Stepwise Approach to Asthma Treatment and Management
A stepwise approach to asthma treatment and management is one of the frequently used alternatives for dealing with this chronic condition. The recommended decisions according to this approach are based on the age of a patient and are divided into three groups, for children from birth to 4 years of age, for children aged 5-12, and for children older than 12 and adults (Tietze, 2017). Every scheme includes treatment and management options for six steps of the disease such as intermittent, mild persistent, two moderate persistent, and two severe persistent steps. The essence of this approach is that it allows altering medication use and treatment strategy, on the whole, depending on a patient’s condition, which changes under the impact of diverse factors such as environment, season, emotional condition, etc.
Role of Stepwise Management in Asthma Control
The stepwise approach is included in asthma guidelines and recommendations as the one to be used by physicians (Jonathan, 2014). This approach allows maintaining control of the disease and provision of the necessary treatment according to the patient’s needs. It is achieved due to an opportunity to select a step up or down in case patient monitoring shows that the condition improves or gets worse (American Academy of Asthma and Immunology, 2018). One of the important aspects that are included in the steps of this approach is the change of medication doses.
On the whole, asthma is a chronic condition that, despite active research in this field, cannot be prevented. Consequently, there is a need for approaches that allow managing and controlling this disease. One such approach is a stepwise one, which is grounded on changes in the dosing of long-term control and quick-relief medications. The choice of the medication option is made based on patient monitoring, which is an integral component of asthma management and treatment. Still, the most effective part of asthma treatment and management is the avoidance of triggers that stimulate the attacks.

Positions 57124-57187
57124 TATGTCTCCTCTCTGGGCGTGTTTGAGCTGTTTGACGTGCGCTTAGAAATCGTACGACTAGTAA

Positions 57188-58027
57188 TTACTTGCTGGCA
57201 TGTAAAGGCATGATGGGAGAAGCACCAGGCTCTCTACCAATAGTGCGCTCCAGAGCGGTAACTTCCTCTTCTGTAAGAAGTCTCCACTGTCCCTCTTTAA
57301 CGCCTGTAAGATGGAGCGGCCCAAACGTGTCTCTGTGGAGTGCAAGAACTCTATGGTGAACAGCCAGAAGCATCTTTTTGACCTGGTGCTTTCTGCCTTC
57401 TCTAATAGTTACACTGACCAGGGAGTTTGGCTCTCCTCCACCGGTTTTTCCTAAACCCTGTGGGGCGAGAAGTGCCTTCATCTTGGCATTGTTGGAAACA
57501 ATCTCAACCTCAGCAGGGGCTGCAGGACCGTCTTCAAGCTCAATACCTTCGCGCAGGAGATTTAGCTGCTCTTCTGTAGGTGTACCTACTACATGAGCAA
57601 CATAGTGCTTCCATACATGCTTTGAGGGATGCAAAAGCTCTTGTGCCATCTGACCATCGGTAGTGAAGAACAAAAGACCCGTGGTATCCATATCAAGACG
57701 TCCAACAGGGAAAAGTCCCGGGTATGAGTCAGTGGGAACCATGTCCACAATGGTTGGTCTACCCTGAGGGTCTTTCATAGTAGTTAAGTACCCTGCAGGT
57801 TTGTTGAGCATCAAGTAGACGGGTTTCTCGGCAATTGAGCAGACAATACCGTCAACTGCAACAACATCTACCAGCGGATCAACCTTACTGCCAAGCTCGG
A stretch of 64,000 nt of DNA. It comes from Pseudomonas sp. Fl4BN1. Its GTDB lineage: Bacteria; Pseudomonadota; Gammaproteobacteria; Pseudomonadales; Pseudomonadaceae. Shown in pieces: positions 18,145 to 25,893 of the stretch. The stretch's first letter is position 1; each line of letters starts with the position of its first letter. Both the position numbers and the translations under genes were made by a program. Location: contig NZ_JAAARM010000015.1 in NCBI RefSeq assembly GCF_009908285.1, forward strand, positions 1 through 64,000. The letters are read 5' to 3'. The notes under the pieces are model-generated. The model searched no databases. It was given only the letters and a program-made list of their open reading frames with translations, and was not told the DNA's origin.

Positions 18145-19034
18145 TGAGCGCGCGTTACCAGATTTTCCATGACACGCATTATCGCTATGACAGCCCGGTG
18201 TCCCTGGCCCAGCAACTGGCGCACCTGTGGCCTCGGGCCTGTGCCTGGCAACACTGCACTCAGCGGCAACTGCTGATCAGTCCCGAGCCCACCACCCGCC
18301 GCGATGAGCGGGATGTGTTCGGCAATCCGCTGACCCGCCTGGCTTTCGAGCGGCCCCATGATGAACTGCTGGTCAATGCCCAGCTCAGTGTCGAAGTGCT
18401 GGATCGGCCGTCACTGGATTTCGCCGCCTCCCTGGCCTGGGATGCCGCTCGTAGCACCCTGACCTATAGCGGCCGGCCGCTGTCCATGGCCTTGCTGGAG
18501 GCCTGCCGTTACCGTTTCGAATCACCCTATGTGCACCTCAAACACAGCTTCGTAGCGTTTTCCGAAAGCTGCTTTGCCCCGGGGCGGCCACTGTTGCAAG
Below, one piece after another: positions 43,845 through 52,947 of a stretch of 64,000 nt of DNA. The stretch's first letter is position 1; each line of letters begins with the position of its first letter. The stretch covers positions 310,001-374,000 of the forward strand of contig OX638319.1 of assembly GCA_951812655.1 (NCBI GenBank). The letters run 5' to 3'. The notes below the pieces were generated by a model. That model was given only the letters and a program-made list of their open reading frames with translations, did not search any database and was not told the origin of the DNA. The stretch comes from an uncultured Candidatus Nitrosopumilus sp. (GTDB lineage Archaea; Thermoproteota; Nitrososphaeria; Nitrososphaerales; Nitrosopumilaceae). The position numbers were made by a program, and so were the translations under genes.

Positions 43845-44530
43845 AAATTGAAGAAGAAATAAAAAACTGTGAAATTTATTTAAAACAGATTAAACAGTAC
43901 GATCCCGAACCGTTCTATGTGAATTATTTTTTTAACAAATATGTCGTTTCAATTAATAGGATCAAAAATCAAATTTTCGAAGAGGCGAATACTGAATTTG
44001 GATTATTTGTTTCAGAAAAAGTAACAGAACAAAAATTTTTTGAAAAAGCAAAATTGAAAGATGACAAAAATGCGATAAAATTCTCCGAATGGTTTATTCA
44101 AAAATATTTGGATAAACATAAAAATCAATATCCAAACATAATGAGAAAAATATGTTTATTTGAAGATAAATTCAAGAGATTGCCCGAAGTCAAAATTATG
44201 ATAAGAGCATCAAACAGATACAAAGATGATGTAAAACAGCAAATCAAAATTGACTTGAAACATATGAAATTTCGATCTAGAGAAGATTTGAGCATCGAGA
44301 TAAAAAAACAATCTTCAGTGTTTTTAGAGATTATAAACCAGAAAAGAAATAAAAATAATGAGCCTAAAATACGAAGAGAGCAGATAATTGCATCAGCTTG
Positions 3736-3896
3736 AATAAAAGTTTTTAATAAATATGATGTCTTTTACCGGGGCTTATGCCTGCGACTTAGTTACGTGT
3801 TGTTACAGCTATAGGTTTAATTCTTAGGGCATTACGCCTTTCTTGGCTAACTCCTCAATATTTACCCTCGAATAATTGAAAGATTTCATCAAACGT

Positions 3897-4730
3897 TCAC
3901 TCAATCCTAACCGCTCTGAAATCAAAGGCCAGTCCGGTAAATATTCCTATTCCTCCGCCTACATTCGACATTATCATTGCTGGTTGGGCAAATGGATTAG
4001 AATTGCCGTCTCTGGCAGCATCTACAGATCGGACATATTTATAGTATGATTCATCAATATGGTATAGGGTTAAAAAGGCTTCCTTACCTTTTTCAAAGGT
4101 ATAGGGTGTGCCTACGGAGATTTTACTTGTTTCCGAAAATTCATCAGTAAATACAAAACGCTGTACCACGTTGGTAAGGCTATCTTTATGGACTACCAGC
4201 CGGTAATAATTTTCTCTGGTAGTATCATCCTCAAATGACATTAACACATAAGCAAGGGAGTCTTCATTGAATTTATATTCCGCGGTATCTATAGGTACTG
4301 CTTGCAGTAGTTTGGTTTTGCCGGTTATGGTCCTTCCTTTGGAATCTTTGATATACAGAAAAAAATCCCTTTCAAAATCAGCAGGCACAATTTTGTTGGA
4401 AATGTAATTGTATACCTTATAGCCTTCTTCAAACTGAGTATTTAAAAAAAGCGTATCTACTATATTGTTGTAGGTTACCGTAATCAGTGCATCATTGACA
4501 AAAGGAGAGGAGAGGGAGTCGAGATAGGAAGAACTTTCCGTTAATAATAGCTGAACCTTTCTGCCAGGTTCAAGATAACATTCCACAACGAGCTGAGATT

American Academy of Asthma and Immunology. (2018). Follow the stepwise approach for asthma control. Web.
Asthma treatment. (2018). Web.
Bernstein, J. A., & Levy, M. L. (Eds). (2014). Clinical asthma: Theory and practice. Boca Raton, FL: Taylor & Francis.
Divekar, R., Ameredes, B. T., & Calhoun, W. J. (2014). Symptom-based controller therapy: A new paradigm for asthma patients. Current Allergy Asthma Reports, 13(5), 427-433. Web.
Jonathan, P. (2014). Physician implementation of asthma management guidelines and recommendations: 2 case studies. The Journal of the American Osteopathic Association, 114, eS4-eS15. Web.
Tietze, K. J. (2017). Asthma. In V.P. Arcangelo et al. (Eds.). Pharmacotherapeutics for advanced practice: A practical approach (4th ed.), (pp. 488-506). Ambler, PA: Wolters Kluwer.